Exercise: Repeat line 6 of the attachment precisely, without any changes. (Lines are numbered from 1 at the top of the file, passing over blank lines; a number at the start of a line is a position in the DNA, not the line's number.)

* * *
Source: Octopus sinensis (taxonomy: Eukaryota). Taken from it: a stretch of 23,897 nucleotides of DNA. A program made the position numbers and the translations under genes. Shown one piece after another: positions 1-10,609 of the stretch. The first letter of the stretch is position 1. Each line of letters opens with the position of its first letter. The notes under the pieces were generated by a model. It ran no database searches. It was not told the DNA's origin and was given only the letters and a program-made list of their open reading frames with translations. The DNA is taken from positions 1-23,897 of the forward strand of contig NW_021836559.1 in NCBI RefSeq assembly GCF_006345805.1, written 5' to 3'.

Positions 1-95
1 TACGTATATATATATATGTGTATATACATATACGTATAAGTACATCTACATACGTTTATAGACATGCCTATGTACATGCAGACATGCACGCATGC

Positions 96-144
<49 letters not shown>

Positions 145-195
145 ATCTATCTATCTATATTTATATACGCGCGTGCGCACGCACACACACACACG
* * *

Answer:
Positions 145-195